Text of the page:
Imagine this: A teacher has you write the name “Jesus” on a piece of paper, put it on the floor, and then instructs you to stomp on it.
Unbelievable, right? Well one college student refused to go along with the rest of his class, and got suspended for it. Of course the university says it did nothing wrong.
Todd Starns reports this today:
A Florida Atlantic University student said he was punished after he refused a professor’s directive to stomp on a piece of paper with the word “Jesus” written on it. The university, meanwhile, is defending the assignment as a lesson in debate.
“I’m not going to be sitting in a class having my religious rights desecrated,” student Ryan Rotela told television station WPEC. “I truly see this as I’m being punished.”
Rotela, who is a devout Mormon, said the instructor in his Intercultural Communications class told the students to write the name “Jesus” on a sheet of paper. Then, they were told to put the paper on the floor.
“He had us all stand up and he said ‘Stomp on it,’” Rotela said. “I picked up the paper from the floor and put it right back on the table.
The young college student told the instructor, Deandre Poole, that the assignment was insulting and offensive.
“I said to the professor, ‘With all due respect to your authority as a professor, I do not believe what you told us to do was appropriate,’” Rotela said. ‘I believe it was unprofessional and I was deeply offended by what you told me to do.’”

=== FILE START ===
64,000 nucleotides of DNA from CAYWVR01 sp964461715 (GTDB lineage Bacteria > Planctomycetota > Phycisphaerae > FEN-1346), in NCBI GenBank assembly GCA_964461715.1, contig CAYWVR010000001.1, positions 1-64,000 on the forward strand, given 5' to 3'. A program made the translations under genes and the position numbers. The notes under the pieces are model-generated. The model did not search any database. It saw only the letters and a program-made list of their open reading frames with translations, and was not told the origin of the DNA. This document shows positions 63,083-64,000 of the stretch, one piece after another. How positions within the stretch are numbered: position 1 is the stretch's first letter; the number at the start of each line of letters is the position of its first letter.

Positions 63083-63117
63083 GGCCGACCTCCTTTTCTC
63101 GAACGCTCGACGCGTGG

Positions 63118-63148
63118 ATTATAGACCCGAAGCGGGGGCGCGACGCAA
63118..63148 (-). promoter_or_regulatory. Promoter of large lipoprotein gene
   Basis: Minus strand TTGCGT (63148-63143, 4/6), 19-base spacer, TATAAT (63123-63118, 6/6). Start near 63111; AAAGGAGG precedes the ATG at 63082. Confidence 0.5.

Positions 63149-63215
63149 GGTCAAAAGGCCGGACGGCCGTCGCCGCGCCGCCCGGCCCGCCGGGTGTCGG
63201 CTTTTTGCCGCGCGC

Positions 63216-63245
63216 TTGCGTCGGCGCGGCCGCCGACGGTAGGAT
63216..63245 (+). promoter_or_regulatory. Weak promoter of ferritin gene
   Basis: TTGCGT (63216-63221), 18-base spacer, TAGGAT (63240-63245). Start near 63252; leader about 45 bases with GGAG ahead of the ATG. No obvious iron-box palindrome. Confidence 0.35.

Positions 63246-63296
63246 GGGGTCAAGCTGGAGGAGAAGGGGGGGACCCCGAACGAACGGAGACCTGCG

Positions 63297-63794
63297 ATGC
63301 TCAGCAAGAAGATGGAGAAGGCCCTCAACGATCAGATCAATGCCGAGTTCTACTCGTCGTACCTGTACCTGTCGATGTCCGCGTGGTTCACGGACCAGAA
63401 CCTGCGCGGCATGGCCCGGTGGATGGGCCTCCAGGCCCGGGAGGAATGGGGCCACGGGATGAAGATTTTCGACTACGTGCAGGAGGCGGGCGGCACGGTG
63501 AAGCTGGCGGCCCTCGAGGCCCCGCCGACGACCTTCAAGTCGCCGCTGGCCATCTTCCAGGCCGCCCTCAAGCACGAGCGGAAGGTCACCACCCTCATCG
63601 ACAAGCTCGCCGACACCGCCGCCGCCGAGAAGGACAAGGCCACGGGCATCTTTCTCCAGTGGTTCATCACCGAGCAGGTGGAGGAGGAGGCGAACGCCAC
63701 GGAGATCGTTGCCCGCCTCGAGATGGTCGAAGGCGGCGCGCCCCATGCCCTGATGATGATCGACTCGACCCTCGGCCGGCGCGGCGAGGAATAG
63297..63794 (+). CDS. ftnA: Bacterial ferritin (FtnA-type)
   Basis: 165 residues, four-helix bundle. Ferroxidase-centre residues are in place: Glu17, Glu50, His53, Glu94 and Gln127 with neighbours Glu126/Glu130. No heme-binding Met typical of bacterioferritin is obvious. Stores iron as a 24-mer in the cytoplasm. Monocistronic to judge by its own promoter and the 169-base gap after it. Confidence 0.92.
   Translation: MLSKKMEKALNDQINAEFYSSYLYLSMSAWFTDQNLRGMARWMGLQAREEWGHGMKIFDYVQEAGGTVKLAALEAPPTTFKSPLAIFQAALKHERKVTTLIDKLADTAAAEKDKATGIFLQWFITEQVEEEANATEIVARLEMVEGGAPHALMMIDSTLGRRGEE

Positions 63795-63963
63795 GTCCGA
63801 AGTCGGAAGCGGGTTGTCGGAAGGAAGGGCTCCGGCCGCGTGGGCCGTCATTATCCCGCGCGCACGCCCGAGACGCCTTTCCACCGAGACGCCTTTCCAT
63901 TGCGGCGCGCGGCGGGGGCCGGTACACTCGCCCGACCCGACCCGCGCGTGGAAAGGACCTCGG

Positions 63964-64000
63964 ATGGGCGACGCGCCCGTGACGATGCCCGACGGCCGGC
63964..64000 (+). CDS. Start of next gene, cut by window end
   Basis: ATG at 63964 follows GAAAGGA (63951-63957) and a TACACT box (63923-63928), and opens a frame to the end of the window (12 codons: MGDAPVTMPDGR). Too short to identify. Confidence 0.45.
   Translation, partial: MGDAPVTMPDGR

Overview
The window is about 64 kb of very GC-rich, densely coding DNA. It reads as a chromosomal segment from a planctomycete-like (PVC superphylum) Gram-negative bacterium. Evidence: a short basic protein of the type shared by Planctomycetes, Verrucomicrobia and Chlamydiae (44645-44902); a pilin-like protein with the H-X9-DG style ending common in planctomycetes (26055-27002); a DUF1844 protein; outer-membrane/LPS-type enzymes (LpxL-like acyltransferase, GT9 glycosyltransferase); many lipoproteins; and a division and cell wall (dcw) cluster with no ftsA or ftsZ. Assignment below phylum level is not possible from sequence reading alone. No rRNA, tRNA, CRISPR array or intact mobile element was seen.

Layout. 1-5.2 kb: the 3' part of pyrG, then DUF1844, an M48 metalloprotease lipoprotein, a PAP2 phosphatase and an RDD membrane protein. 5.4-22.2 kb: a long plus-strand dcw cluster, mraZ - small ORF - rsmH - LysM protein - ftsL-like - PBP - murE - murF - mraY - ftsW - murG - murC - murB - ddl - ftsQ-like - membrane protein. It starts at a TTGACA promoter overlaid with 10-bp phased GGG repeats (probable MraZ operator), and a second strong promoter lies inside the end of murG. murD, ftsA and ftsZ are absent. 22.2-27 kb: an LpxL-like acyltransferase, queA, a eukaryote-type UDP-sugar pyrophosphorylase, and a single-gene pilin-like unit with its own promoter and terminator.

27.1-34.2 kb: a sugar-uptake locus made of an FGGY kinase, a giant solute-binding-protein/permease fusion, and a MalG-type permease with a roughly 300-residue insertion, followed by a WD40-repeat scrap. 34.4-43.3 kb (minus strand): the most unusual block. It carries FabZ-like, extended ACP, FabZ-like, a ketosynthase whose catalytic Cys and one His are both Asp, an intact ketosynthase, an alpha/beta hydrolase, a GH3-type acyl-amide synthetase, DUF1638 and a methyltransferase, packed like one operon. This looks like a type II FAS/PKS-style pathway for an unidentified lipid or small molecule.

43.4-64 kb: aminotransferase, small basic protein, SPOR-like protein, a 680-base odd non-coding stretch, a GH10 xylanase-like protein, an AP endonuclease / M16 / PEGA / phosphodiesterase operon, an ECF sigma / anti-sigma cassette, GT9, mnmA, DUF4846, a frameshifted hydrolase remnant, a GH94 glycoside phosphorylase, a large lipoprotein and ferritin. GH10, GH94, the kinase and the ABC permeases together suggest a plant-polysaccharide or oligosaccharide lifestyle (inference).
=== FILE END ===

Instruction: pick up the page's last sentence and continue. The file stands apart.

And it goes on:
Rotela took his concerns to Poole’s supervisor – where he was promptly suspended from the class.
Poole did not return calls seeking comment. According to his university profile, he has a PhD from Howard University and is authoring a book titled, “Obamamania: The Rise of a Mythical Hero.”
A university spokesperson told they could not comment about Rotela’s case due to student privacy laws.
However, the university is defending the instructor’s assignment to stomp on the name of Jesus.
“As with any academic lesson, the exercise was meant to encourage students to view issues from many perspectives, in direct relation with the course objectives,” said Noemi Marin, the university’s director of the school of communication and multimedia studies.
“While at times the topics discussed may be sensitive, a university environment is a venue for such dialogue and debate,” Marin added.
The lesson on bashing the name of Christ is included in a textbook titled, “Intercultural Communication: A Contextual Approach, 5th Edition.”
Fox News obtained a synopsis of the lesson that got Rotela in trouble.
“Have the students write the name JESUS in big letters on a piece of paper,” the lesson reads. “Ask the students to stand up and put the paper on the floor in front of them with the name facing up. Ask the students to think about it for a moment. After a brief period of silence instruct them to step on the paper. Most will hesitate. Ask why they can’t step on the paper. Discuss the importance of symbols in culture.”
The university did not explain why students were only instructed to write the name of Jesus – and not the name of Mohammed or another religious figure.
Rotela said the idea of stomping on the name of Jesus was beyond his comprehension.
“Any time you stomp on something it shows you believe that it has no value,” he told the television station. “If you were to stomp on the word Jesus – it says the word has no value.”